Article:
In Ontario, four school systems are publicly funded:

  • French public
  • French Catholic
  • English public
  • English Catholic

There are twelve French-language school boards, with more than 480 French-language elementary and secondary schools. There is also the Consortium Centre Jules-Léger, which operates a French-language provincial school and demonstration school for students who are deaf, blind, deafblind or who have severe learning difficulties.

In these schools the curriculum is taught exclusively in French, except for:

  • courses taught in international languages
  • English
  • Indigenous languages curricula
  • Langue des signes québecoise

French-language schools have a mandate to protect, enhance and transmit the French language and culture.

French-language education serves students whose parents are French-language rights-holders according to section 23 of the Canadian Charter of Rights and Freedoms.

Admission to French-language schools

French-language rights holders

Children whose parents are French-language rights holders are automatically admitted to a French-language school if they apply.

A rights holder is a parent or guardian who lives in Ontario, is a Canadian citizen and meets at least one of the following criteria:

  • their native language is French, meaning French is the first language they learned and still understand
  • they received their elementary education in a French-language school in Canada
  • they are the parent or guardian of a child who attends or attended a French-language elementary or secondary school in Canada

If your child speaks French

You can apply for admission to a French-language school if you are not a rights holder. An admission committee will review your request using your school board’s process.

Newcomers who don’t speak English or French

French-language schools also welcome newcomers who do not speak English or French.

School boards offer various programs and services to help the student and their family to better integrate into the community and ensure that the student is successful at school.

Enroll your child

To enroll your child in a French-language school, contact your local:

  • French-language school
  • French-language public or Catholic school board

To find the French-language school that best meets your needs, use the school information finder or the French-language schools search tool available on the Éducation en langue française en Ontario website.

French-language curriculum

Students in French-language schools learn from the same curriculum as students in English-language schools. The difference is that students in French-language schools:

Learning English

Students at French-language schools are taught English from Grade 4 to Grade 12. As a result, students from the French-language system graduate with high levels of competency in both French and English.

Applying to college or university

French-language school students can apply to French-language, English-language or bilingual post-secondary institutions and training programs.

Resources for school staff (including administrators and student support)

Policy statement and guidelines on the admission, welcoming and support of students in French-language schools in Ontario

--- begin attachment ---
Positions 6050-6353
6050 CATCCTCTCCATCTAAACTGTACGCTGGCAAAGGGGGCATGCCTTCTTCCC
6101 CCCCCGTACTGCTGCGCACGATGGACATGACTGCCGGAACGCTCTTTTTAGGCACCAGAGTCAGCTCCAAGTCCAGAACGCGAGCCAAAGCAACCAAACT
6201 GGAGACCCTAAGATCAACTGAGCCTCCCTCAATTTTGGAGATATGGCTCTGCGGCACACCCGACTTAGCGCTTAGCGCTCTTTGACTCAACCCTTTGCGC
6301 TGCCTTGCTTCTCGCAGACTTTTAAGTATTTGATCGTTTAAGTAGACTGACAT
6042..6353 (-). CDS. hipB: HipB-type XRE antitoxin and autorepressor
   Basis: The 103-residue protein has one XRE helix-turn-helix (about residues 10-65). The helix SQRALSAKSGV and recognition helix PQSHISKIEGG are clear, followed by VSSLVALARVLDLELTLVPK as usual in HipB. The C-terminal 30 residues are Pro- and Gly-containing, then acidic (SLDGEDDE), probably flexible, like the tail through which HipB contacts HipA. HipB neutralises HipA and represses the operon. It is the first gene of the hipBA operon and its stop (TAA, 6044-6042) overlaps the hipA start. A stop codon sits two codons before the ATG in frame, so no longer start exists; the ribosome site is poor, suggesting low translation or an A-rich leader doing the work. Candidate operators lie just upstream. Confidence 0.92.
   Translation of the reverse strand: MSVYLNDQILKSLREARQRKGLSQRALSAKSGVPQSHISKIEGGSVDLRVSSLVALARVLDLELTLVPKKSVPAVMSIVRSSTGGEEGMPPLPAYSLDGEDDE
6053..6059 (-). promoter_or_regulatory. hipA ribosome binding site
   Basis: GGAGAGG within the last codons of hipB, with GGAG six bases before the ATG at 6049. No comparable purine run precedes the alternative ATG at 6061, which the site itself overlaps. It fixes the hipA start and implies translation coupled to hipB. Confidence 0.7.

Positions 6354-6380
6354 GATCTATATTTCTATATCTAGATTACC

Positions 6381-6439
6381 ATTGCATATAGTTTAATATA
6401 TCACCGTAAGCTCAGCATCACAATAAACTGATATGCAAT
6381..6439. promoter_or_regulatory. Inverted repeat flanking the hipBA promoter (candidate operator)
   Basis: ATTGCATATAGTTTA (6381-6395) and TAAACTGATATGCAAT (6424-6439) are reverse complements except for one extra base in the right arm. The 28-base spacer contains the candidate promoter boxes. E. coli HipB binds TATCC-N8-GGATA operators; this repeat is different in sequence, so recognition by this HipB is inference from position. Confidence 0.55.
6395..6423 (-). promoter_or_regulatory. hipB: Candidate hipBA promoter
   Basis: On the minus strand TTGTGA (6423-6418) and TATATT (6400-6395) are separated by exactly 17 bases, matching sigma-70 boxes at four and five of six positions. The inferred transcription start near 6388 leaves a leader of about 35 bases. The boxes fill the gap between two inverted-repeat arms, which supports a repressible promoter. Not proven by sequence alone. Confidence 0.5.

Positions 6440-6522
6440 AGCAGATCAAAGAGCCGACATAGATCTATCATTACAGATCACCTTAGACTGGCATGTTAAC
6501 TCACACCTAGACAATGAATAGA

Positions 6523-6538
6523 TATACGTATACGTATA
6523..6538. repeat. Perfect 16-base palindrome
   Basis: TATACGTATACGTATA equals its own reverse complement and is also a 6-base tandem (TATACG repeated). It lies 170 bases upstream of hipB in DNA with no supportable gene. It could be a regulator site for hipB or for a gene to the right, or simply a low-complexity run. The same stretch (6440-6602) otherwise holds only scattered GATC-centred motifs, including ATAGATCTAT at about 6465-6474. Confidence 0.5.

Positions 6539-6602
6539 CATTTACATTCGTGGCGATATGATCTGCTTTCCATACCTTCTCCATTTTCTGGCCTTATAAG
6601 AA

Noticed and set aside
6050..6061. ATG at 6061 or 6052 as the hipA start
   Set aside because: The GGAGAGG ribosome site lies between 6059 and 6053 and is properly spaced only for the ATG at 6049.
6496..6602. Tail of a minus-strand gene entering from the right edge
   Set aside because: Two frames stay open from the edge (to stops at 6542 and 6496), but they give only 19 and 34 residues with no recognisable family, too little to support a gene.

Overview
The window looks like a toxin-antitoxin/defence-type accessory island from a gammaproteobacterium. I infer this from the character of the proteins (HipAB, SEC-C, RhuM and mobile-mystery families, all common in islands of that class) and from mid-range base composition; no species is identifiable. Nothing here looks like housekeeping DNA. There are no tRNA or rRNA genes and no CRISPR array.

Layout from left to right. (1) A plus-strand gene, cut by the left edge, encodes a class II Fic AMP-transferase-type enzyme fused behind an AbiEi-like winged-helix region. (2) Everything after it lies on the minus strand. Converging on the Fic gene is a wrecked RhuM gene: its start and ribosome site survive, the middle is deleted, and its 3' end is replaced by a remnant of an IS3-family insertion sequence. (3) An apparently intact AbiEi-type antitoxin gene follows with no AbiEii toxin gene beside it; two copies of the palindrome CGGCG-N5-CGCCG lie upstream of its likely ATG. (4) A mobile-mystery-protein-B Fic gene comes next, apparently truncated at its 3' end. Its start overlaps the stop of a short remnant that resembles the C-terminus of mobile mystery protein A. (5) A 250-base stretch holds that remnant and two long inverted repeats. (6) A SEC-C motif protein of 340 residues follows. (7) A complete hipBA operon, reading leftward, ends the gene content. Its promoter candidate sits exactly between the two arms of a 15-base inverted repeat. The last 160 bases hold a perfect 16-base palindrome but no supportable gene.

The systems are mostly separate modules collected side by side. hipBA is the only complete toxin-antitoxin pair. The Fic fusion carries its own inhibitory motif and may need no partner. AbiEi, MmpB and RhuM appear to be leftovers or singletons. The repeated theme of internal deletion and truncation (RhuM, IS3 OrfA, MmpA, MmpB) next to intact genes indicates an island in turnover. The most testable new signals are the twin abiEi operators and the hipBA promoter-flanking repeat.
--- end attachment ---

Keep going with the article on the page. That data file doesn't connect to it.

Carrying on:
In 2009, the Ministry of Education issued a policy statement and guidelines for French-language school boards to support a more consistent approach for admitting children whose parents do not have rights holder status.

Our goal is to ensure that French-language schools are inclusive and welcoming places where:

  • all students feel welcome and receive the support and supervision they need for their academic success, personal development and well-being
  • parents understand the school’s mandate and play an active role in their child’s education
  • teaching staff are equipped to teach in heterogenous classes in a minority language setting
  • the community gets involved with their children’s schools to create a school-community bond that expands the “espace francophone”, specifically, the physical or virtual space where Francophones interact

According to the Policy statement and guidelines on the admission, welcoming and support of students in French-language schools, French-language school boards are required to review their policies, protocols, and practices of admission, welcoming and support to ensure that they comply with:

  • the Canadian Constitution
  • the Education Act
  • school board responsibilities
  • regional realities

Email information.met@ontario.ca to request a copy of this document in English or French.

Apprenants du français et nouveaux arrivants (AFENA) — A strategy for French-language learners and newcomer students

The objective of this strategy is to:

  • support French language learners and newcomer students’ academic success, personal development and well-being
  • help these students transition into the French-language community and society

At the centre of the AFENA strategy is the revision of two curriculum policy documents, the:

  • Actualisation linguistique en français (ALF)
  • Programme d'appui aux nouveaux arrivants (PANA)

These programs are adapted to the specific needs of students. ALF supports students to fully participate in the curriculum by supporting French-language learners with second language acquisition. PANA supports newcomer students in their learning, according to their needs and facilitates adaptation to their new learning environment.